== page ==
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This black and white view you describe as being cultivated among ultra-conservatives (i.e. all taxes, all defense cuts and all entitlements are bad) seems to fit really well with the personalities I see attracted to both fundamentalist religion and the Republican Party. Rather than describing it as conservatism (I consider myself a fiscal conservative and a social liberal), I prefer to call it Republican fundamentalism. In my work as a psychiatrist, I found an astounding number of patients with borderline Asperger's Disorder drawn to this flavor of religion and politics. It's typical of the disorder to have very concrete thinking about social relationships and a very poor tolerance for ambiguity. Interestingly scientists who study glucose uptake imaging find that men, in general, have significantly more receptors linked to "austism" than women. Thus there may be biologic, as well as cultural reasons, why white men are attracted to this kind of fundamentalism in much higher numbers than women.
Dr. Bramhall,

Yes, fundamentalism is the mindset I am getting at.
no chemistry required. this is just greed and power-lust working out in the evolution of empire.
And the remedy, for this putrid infection calling itself a 'republic' and a 'democracy', is?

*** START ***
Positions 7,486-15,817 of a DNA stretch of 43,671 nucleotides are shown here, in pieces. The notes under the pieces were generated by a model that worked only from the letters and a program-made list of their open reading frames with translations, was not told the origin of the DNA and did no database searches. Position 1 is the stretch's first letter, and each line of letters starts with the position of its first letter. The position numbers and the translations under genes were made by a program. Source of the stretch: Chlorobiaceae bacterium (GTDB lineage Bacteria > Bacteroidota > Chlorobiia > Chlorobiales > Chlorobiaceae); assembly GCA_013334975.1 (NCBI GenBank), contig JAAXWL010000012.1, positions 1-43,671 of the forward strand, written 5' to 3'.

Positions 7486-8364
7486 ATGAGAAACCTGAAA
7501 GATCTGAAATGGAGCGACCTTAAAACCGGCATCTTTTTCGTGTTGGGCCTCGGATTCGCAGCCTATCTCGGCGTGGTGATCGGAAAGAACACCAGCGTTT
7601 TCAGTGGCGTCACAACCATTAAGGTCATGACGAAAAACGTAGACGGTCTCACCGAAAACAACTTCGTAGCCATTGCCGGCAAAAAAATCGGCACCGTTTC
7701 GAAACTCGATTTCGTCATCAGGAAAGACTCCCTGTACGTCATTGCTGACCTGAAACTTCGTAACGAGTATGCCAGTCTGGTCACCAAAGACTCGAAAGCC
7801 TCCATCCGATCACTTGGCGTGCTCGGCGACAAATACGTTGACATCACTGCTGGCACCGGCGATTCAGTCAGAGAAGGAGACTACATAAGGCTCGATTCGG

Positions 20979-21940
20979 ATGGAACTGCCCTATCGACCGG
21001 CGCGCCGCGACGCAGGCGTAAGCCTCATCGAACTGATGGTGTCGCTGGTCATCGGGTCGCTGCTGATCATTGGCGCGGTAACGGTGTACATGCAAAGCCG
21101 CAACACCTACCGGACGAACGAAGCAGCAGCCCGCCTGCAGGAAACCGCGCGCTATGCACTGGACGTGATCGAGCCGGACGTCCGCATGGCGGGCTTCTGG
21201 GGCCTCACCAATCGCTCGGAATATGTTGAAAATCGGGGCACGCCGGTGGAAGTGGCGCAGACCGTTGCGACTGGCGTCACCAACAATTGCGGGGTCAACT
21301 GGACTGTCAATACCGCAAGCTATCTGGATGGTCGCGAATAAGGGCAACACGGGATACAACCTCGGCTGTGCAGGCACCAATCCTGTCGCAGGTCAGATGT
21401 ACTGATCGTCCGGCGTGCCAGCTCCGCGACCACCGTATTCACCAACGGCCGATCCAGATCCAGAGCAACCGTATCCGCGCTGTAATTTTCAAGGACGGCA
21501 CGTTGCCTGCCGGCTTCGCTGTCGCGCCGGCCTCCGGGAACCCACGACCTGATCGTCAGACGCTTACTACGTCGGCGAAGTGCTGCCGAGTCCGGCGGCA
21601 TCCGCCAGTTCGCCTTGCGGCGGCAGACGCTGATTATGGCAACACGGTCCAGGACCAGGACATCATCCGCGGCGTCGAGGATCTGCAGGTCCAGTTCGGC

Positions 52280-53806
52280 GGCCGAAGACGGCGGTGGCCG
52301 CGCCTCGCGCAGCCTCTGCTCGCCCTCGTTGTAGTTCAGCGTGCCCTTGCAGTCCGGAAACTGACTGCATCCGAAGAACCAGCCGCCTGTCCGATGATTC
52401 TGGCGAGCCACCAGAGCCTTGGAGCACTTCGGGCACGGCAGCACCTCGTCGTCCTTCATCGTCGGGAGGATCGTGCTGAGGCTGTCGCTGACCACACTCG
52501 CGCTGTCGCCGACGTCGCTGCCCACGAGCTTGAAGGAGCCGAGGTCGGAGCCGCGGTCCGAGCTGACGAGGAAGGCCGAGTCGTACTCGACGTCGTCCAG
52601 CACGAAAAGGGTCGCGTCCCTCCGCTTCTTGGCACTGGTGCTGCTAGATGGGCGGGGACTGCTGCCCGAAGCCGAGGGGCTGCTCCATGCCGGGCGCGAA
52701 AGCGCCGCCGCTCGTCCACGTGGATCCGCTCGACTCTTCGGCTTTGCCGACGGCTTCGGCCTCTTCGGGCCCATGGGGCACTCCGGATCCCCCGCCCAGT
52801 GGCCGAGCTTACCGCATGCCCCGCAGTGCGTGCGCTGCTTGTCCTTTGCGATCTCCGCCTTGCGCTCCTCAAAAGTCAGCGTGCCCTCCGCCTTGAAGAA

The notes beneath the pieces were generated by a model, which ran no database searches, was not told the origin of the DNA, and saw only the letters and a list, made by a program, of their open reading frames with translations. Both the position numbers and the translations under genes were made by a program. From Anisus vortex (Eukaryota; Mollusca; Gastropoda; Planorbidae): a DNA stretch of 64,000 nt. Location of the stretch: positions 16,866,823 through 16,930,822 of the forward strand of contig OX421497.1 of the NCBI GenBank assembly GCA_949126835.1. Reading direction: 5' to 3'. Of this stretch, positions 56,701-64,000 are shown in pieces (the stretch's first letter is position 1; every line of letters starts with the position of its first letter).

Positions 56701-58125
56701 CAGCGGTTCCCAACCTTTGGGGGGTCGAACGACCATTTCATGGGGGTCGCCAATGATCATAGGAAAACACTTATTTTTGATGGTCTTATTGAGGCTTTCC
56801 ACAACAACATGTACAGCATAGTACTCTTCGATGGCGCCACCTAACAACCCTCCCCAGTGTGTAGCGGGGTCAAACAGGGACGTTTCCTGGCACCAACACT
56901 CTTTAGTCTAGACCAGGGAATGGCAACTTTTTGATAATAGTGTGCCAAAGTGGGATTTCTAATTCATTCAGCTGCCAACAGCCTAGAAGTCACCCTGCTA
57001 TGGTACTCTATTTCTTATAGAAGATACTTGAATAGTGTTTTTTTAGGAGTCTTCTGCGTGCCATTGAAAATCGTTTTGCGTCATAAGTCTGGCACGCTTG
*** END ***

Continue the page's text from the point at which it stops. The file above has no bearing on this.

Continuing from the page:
I've grown old having people throw open windows on the corruption and insanity of politics and politicans performing their maneuvers. Some do it poorly but with understandable outrage; others, such as yourself, stifle the outrage in favour of erudite, knowledgeable, exposition of what's happening.

I await Chapter II.
I await a comprehensive plan or program of a viable, effective governing structure, embodying democracy and stable economic, relatively egalitarian, opportunity for all members of the society - individuals and businesses.

Given the present mess of..... well, just about everything, the old adage, "You cain't git thar from here", pretty much describes the situation we're all facing.

It is infinitely more difficult to "git thar" when most of us have no idea at all - not even the faintest - just exactly where or what "thar" might be.

And the rest of the world is following us???!